Q&A: Kathleen Edwards

Q&A: Kathleen Edwards

Kathleen Edwards – we have waited a long time for your new album, Voyageur. Is the long wait as frustrating for you as it is for us? “Well, it feels a lot better that it’s out in the world, instead of having finished it and then going for a long period of time without anyone really hearing it. I was in Dublin last fall opening for Bon Iver, and while the album was finished it was almost like having my hands tied in that I was more than ready to be playing the news songs, but because the album wasn't actually out I was almost prohibited. Years of my life have been wrapped up in Voyageur - creatively, I felt like I’d crossed over into new territory for myself that was really fun, rewarding and challenging. For the record to sit on a shelf for a while kind of took the wind out of my sales. It was as if all that hard work hadn’t really added up to anything.”

Was it on the shelf die to the usual record company issues? “Yes, and I understand the reasons why the people that I’m working with required time. There are a lot of little silly details about what is and isn’t a good time to release music. It’s validating that it’s out now, of course, and the truth is that I feel like I’m being heard for the first time. The record isn’t really in the same genre of music that I existed in before, so I feel hopeful in that the next few years are going to be interesting. I don’t feel like I’m going to be tied to a certain type of music anymore, that’s for sure.”

And your songs are still as pure and as raw, aren’t they? You don’t pull any punches on Voyageur, do you? Not that you ever have… “It still sounds like me, yes, and as much as I tried to edit myself more carefully or to have had a different end result, I still don’t think the way that I write songs is any different. I still write quite personally and intuitively, so the songs are still my stories. I guess I use my songs to be brutally honest in the way I’m not necessarily in real life. This particular record is definitely raw in the sense that I’ve gone through a lot of things in my life in the past few years, and like anybody sometimes you’re not going to walk down the street and talk openly to strangers about painful, embarrassing or difficult things. This record is all of those, and in retrospect I realize I did put out a lot of my own information out there. And it’s not like it’s just my details – it’s my ex-husband, who is also involved in this story. It’s almost like it feels unfair that I’ve told everybody things that maybe I didn’t want to be out there. Of course, I’m probably not the only person who goes through this stuff, but I’m the only one telling people about it, and so I feel the opportunity to be judged is far greater, and maybe that is something I wish I had not done.”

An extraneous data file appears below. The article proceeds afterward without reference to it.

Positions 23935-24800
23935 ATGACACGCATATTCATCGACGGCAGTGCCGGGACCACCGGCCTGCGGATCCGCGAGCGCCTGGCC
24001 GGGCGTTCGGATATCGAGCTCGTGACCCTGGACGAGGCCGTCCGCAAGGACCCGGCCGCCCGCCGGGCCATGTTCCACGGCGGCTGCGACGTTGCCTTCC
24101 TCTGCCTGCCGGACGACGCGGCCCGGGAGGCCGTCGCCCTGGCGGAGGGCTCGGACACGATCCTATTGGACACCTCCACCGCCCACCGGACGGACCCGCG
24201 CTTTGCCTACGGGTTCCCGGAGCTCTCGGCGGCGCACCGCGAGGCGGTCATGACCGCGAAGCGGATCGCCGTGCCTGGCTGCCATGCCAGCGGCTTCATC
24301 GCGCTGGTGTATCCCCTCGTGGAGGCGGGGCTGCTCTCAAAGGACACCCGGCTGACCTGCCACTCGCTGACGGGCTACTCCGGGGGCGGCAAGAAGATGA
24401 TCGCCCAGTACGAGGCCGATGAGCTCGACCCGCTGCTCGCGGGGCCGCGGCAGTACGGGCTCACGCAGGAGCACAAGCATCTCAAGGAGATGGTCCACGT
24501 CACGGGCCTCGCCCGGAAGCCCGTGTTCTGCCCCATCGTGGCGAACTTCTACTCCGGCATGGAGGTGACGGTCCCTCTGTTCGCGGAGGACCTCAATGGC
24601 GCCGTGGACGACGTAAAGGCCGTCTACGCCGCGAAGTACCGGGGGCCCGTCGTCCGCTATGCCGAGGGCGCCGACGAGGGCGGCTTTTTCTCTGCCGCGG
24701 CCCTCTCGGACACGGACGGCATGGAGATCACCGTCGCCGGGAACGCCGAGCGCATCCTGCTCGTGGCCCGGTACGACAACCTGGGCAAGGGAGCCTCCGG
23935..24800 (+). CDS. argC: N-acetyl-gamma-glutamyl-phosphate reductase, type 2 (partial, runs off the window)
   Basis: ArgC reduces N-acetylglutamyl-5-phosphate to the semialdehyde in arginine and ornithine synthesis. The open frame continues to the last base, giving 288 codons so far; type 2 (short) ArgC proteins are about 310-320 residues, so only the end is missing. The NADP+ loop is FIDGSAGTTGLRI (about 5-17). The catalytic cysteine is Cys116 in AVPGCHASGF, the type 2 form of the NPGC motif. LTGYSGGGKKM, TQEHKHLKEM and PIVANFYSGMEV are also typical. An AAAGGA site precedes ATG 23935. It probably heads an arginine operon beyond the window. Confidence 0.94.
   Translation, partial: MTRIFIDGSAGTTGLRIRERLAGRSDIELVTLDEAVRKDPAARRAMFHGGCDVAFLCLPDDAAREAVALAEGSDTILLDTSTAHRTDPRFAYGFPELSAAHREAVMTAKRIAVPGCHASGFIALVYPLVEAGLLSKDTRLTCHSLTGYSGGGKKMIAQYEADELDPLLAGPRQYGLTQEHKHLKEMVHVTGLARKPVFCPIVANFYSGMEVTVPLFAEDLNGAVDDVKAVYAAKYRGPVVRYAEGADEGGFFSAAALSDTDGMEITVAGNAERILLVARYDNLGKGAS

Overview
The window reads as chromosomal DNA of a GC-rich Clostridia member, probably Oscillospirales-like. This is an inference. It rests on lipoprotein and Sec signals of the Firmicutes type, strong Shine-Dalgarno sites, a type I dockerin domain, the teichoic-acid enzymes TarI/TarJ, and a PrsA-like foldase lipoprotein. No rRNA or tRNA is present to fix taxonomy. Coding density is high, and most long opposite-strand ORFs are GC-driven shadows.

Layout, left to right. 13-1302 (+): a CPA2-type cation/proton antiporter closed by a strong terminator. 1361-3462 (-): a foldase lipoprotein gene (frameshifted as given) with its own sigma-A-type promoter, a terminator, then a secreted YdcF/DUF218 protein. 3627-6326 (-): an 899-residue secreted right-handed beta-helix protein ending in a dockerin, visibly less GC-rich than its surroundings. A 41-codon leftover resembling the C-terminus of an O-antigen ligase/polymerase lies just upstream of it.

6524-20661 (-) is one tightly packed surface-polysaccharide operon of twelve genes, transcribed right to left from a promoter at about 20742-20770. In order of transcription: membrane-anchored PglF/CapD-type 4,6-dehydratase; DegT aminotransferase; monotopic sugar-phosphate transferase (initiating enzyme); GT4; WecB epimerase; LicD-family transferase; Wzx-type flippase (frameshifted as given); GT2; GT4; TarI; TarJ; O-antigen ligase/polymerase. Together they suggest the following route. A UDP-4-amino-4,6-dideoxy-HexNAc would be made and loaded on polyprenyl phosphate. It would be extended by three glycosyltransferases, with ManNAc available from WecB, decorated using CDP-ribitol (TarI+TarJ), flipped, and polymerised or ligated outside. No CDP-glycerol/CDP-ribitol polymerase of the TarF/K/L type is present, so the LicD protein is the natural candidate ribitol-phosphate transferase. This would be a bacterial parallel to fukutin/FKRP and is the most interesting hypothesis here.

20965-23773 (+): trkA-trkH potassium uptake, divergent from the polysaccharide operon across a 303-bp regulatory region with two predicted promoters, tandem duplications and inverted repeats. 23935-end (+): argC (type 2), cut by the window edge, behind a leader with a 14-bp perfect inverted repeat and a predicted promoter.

Do you really think some people judge you for what you write about in your songs? “Ha! Oh, I think that’s probably just my own insecurity coming out when I say stuff like that. If I could say one thing – every record has a story and sometimes you feel like your life or your artistic work, cumulatively, is larger than the person you broke up with - or even the story itself. Sometimes there is more to the picture than the boy that was in it, you know? Some interviews to date have focused on the album being a divorce or break-up album or a new love album, but it’s just a snapshot of life. Maybe the album is relationship heavy, but I have far more interesting things happening in my heart and in my head than just who I’m currently in love with. That stuff is important if one-dimensional.”

Your relationship with Justin Vernon/Bon Iver – has that added to audience interest about you, your music and your life? “I think we both have the benefit of being a certain type of person that is not really interested in engaging with that kind of feedback, or, indeed, perpetuating any of it. I’m sure it’s inevitable that people will have opinions about him, or me, despite the fact that we’ve never met the person making the comment. I’m not worried about the chatter, though; to quote a stupid movie, they’re not in the circle of trust. Anyone who is outside of that circle doesn’t get to have a say in what my relationship is with my partner.”

(This Q&A first appeared in Irish Times/Ticket, February 2012.)

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